Strik­ers hike charges for Bosso match: Page 12

No work, no pay for strik­ing civil ser­vants

Chronicle (Zimbabwe) - - Front Page - Wal­ter Nya­mukondiwa

THE Gov­ern­ment has adopted a “No work, No pay” ap­proach against civil ser­vants who par­tic­i­pate in il­le­gal demon­stra­tions and stay­aways.

This means any Gov­ern­ment worker who par­tic­i­pates in some il­le­gal in­dus­trial ac­tion will not be paid for the num­ber of days he or she will be away.

Pub­lic Ser­vice, Labour and So­cial Wel­fare Min­is­ter Prisca Mup­fu­mira is­sued the warn­ing at the han­dover of farm­ing im­ple­ments in­clud­ing trac­tors, ploughs and planters among oth­ers to Port­let Es­tates co­op­er­a­tive in Makonde yes­ter­day.

Min­is­ter Mup­fu­mira said civil ser­vants should not be used by de­trac­tors to desta­bilise the coun­try.

“We ex­pect civil ser­vants to work hard. Be warned that as Gov­ern­ment, we will not be as le­nient with you civil ser­vants as last time when you par­tic­i­pated in an il­le­gal stay­away and did not turn up for work,” she said.

“You are warned that next time it is go­ing to be no-work-no pay for all civil ser­vants who par­tic­i­pate in il­le­gal stay­aways.”

She said labour dis­pute res­o­lu­tion mech­a­nisms needed to be ex­hausted be­fore any in­dus­trial ac­tion could be un­der­taken.

In­dus­trial ac­tion, she said, was ev­ery worker’s right ac­cord­ing to Ar­ti­cle 65, but only when a dead­lock per­sisted af­ter three meet­ings of the Apex Coun­cil and Gov­ern­ment.

Min­is­ter Mup­fu­mira said de­trac­tors bent on desta­bil­is­ing the coun­try might be able to in­flu­ence civil ser­vants to par­tic­i­pate in il­le­gal in­dus­trial ac­tion but they will not be there when the same work­ers face the con­se­quences.

“Do not be mis­led be­cause the peo­ple who in­flu­ence you to par­tic­i­pate in il­le­gal demon­stra­tions and stay­aways will not be there when you and your fam­i­lies have to face the mu­sic alone,” she said.

Gov­ern­ment work­ers, Min­is­ter Mup­fu­mira said, should not be quick to em­bark on in­dus­trial ac­tion over salary de­lays of be­tween a week or two, say­ing some work­ers in the pri­vate sec­tor were go­ing for months with­out be­ing paid.

She said puni­tive sanc­tions by the West had con­strained the fis­cal space but Gov­ern­ment was try­ing its best to en­sure its work­ers were paid.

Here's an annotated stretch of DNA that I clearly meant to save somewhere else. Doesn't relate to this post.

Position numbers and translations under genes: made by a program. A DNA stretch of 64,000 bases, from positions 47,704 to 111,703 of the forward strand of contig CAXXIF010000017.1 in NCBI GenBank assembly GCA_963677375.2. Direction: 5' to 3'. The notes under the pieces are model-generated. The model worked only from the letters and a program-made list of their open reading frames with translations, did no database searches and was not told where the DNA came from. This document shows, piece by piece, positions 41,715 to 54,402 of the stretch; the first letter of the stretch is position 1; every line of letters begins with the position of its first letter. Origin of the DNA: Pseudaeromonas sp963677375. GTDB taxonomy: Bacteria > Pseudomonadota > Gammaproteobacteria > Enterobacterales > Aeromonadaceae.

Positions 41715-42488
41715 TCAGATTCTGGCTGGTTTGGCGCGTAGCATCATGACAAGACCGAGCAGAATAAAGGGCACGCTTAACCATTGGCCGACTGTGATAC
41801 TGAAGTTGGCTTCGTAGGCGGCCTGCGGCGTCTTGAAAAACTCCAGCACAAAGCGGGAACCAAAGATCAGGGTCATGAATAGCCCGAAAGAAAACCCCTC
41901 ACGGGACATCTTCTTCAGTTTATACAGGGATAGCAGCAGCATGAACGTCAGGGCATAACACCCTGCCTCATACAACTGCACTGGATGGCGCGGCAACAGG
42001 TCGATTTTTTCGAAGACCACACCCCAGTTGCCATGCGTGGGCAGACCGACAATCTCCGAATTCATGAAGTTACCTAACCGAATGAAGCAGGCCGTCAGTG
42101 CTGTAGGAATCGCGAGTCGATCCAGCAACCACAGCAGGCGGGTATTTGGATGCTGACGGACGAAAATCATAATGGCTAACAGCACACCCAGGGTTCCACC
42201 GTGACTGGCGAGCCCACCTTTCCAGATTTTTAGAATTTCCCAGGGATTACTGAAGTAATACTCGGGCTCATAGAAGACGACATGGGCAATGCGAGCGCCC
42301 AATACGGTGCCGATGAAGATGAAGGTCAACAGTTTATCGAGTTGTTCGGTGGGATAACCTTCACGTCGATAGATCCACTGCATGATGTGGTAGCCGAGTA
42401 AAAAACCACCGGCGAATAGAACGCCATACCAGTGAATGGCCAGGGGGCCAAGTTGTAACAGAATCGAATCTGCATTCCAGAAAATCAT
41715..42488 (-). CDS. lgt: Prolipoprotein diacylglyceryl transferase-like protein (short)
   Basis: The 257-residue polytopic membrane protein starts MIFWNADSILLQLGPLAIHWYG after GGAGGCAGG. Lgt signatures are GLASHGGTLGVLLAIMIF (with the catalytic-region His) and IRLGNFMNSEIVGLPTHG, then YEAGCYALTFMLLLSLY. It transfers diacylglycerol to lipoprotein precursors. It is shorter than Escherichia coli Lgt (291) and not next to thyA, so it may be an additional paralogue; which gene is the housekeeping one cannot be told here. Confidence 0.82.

This, she said, in­cluded bonuses which had since been shelved in the pri­vate sec­tor.

Zim­babwe has seen a wave of an­ar­chy dis­guised as “peace­ful demon­stra­tions” or­ches­trated by op­po­si­tion play­ers, which Gov­ern­ment said were aimed at desta­bil­is­ing the coun­try.

This has prompted Gov­ern­ment to adopt Statu­tory In­stru­ment 101, which pro­hibits any demon­stra­tions in and around the Harare CBD for the next two weeks.

Turn­ing to Com­mand Agri­cul­ture, Min­is­ter Mup­fu­mira said lax mon­i­tor­ing and men­tor­ing pro­grammes for farm­ers should be at­tended to ur­gently for the suc­cess of the pro­gramme.

She said ex­ten­sion and tech­ni­cal ser­vices needed to be scaled up.

“Agri­tex should take a lead­ing role in en­sur­ing that Com­mand Agri­cul­ture is a suc­cess. We have seen over the years that ex­ten­sion ser­vices are not as ro­bust and avail­able as in years gone by,” the Min­is­ter said.

“Ex­ten­sion work­ers should ex­er­cise due dili­gence in se­lect­ing peo­ple to take part in the pro­gramme. To peo­ple who are not into farm­ing, five tonnes per hectare is a small fig­ure but it is more than the na­tional av­er­age by far. This calls for se­ri­ous peo­ple.”

Min­is­ter Mup­fu­mira said the se­lec­tion process should be strictly on merit and Agri­tex needed to en­sure tight su­per­vi­sion of how the in­puts availed by Gov­ern­ment were used.

Agri­tex ex­per­tise, she said, was needed now more than ever as the coun­try took steps to en­sure food se­cu­rity.

“Agri­tex ex­ten­sion work­ers should take stock on why farm­ers are not manag­ing more than one tonne per hectare so that where peo­ple need to be taught they get the ser­vice,” the Min­is­ter said.

Early mo­bil­i­sa­tion of re­sources by Gov­ern­ment be­fore the on­set of the rains and max­i­mum util­i­sa­tion of wa­ter har­vested in dams for ir­ri­ga­tion will guar­an­tee suc­cess, she said.

Port­let Es­tates co­op­er­a­tive has 83 mem­bers and is tar­get­ing 249 hectares for maize pro­duc­tion this sea­son.

Makonde leg­is­la­tor Cde Kind­ness Paradza at­tended the cer­e­mony while Min­is­ter of State for Mashona­land West Pro­vin­cial Af­fairs Cde Faber Chi­darikire was rep­re­sented by the di­rec­tor in his of­fice, Mr Jim Kadziya.

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